Note: Our contributor walked around the Imbi Pudu area to sample the famous food trail. Please note that most of the dishes featured in the article are non-halal.
The Imbi area is one of the oldest Chinese neighbourhoods within the city centre. It’s no surprise then that this is the place to go if you’re hankering for some delicious, authentic and affordable local Chinese food.
The best place in Imbi for a great diversity of tasty and affordable choices is the Pudu Integrated Commercial Complex (ICC Pudu).
Regular customers May Jane, Grace Tan and Andy Loh all praised the ICC for the sheer variety of superior quality dishes available under one roof. There are pork-free and vegetarian options available here too.
Be warned, however; many of the best dishes will be gone by noon so get there early!
All under one roof
As you enter ICC Pudu on the ground floor, look right and you will see the tables for the famous Ah Weng Koh Hainan Tea & Coffee shop.
Opening coffeeshops was a popular choice for Hainan immigrants in the late-19th and 20th centuries, and the fare became a Malaysian breakfast staple.
Ah Weng Koh Hainan Tea & Coffee originally opened in 1964 in what was then Bukit Bintang market, on the site of Lot 10 today. It then moved to Imbi market.
After the ICC was constructed to replace the outdoor Imbi market, the coffee shop became one of the most prominent tenants.
Daily operations are now run by Danny Kam, the grandson of the original founder.
His father and mother are still actively involved in the business, and all three simply radiate friendly energy as they rush around to fulfill all the orders coming in for arguably the most satisfying “roti bakar” (toast with kaya and butter) breakfasts to be had in KL.
The unique quality of the roti bakar meal here comes mainly from their kaya (coconut jam), which has been blended from various types into a signature flavour, and the food’s pairing with their rich specialty tea and coffee combo known as cham.
“Breakfast with toast and butter was introduced by the British, but local coffee shops created their own styles, especially using kaya, which is the version we all know and love today,” Danny says.
Their curry chee cheong fun is also worth a try. The curry is not as thick as some other places make it, and the result is a lighter but equally tasty offering. If you want something heavier, opt for the curry noodles which uses the same sauce.
Another perennial favourite is Ann Nasi Lemak, which also relocated from the now-closed Imbi market. Ann Kweh, founder and chef, still runs the kitchen today, assisted by her daughter, Yuki.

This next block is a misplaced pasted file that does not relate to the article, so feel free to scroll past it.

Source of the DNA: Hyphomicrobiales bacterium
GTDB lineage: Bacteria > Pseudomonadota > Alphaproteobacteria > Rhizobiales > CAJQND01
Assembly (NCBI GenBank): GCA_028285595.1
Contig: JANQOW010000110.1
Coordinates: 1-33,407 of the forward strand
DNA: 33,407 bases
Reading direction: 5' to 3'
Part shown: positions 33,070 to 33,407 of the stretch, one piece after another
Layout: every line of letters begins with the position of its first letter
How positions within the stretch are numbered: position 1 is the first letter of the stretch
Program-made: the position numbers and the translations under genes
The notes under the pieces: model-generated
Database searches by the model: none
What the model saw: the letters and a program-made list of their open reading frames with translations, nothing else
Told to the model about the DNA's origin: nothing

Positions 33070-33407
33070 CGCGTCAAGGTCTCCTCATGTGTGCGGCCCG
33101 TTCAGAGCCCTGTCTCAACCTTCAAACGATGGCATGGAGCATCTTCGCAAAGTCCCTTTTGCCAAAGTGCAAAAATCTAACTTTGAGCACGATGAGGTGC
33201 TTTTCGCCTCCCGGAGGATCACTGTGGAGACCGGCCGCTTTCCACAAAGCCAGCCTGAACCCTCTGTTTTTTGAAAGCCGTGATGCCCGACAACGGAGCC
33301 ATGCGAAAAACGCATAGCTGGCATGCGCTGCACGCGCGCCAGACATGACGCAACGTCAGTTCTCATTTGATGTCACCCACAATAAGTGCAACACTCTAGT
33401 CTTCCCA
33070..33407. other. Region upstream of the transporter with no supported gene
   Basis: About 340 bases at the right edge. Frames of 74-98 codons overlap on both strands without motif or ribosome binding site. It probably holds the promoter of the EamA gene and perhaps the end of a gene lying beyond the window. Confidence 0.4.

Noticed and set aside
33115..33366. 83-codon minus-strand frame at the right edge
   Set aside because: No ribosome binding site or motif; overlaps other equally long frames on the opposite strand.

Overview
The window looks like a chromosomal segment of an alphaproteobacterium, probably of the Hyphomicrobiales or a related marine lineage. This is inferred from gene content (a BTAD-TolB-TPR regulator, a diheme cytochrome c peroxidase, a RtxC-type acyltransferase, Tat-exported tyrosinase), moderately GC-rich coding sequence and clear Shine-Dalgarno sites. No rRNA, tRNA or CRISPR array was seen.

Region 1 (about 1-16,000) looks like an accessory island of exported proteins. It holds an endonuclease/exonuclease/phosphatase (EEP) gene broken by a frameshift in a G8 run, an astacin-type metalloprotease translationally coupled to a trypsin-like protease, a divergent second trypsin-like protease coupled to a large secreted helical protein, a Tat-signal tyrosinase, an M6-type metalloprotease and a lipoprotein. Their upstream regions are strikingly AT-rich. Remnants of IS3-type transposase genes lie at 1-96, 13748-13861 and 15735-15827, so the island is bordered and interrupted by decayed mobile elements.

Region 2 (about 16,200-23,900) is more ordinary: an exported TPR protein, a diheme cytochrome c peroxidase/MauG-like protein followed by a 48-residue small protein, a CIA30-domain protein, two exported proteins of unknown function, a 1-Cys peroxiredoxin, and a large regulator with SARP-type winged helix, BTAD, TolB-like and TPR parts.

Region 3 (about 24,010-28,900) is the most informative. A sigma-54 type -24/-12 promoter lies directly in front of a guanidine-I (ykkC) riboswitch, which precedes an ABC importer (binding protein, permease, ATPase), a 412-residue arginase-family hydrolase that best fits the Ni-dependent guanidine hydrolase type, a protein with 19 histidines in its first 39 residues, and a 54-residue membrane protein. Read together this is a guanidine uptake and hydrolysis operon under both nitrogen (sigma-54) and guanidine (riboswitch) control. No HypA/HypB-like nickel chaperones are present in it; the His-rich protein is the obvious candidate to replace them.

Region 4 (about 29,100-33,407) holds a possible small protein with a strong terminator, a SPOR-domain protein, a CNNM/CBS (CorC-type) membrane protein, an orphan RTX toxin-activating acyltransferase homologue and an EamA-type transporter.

Famous for pairing pork with the traditional Malay dish of nasi lemak, Ann’s offerings usually run out by noon on weekends. Especially popular is nasi lemak with minced pork made with dried shrimp and petai, as well as the pork skin curry.
The neighbourhood vibe of the ICC is another selling point. People greet each other merrily and linger over the day’s gossip.
Andy Loh and his family’s must-stop stall is Anson Chee Cheong Fun. Not only is the food delicious, but the owner went to school with both Andy’s mother and his aunt, and the whole family enjoys catching up every time they visit for a meal at the ICC.
Legendary food trail
At the northern boundary with Bukit Bintang, you will find the Imbi Oversea Restaurant, famed for its char siew (barbecued pork), dim sum and steamboat.
We recommend pairing the steamboat with porridge, so you can drop steamed seafood, like succulent scallops and prawns, on top of the porridge, as soon as it is cooked.
“The steamed seafood and the soup will make the porridge sweet and tasty,” Grace Tan, a communications specialist, says.
“Although there are other branches, the one in Imbi is the most authentic because of its longstanding chef. The char siew manages to achieve the perfect burnt fragrance,” Mr Hong, retired contractor says.
Another Imbi favourite is Wong Mei Kee, which has become legendary in KL for both its siu yuk (roast pork belly) and hailam chicken rice.
This place always has a line so you can expect to wait at least an hour if you order the siu yuk, only available after 12.30 pm.
“Although the siu yuk is prepared around noon, it remains crispy even into the evening. If it lasts that long, before selling out!” May Jane, blogger and Nanyang Siang Pau’s food reviewer, says.
Any food trail in Imbi is not complete without stopping at Sek Yuen. Housed in a Deco-style building on Jalan Pudu, the restaurant, an institution for more than 60 years, has existed since before Malaysia’s Independence.
Two generations of unbeatable handmade Cantonese fare with minimal modifications through the decades has kept the customers coming.
“Some of the dishes are now virtually impossible to find elsewhere,” Mr Ee, a regular customer shares.
Mr Ee recommends the eight treasures duck, but warns that it requires advanced booking. The scrumptious jelly chicken with pork oil is also a must.
Just a short walk away is another gem – Yung Kee Beef Noodles. The original used to operate out of the Kwai Hup coffee shop, but upgraded to its own premises across the street a couple of years ago.
Although the new digs don’t have the same old-world atmosphere, it is cleaner, brighter and more comfortable. Most importantly, the noodles have lost none of their deep, melt in your mouth, beefy goodness.
“The beef noodles are delicious. It’s a very traditional recipe, just like in the good old days,” says Andy Loh, who comes all the way from Bukit Jalil.
The bestseller is brisket, and you can add tendon and beef balls. The bowls sell for between RM10 and RM15 a bowl. There is a dry version of the noodles available, but the hearty and meaty soup option is definitely the superior choice.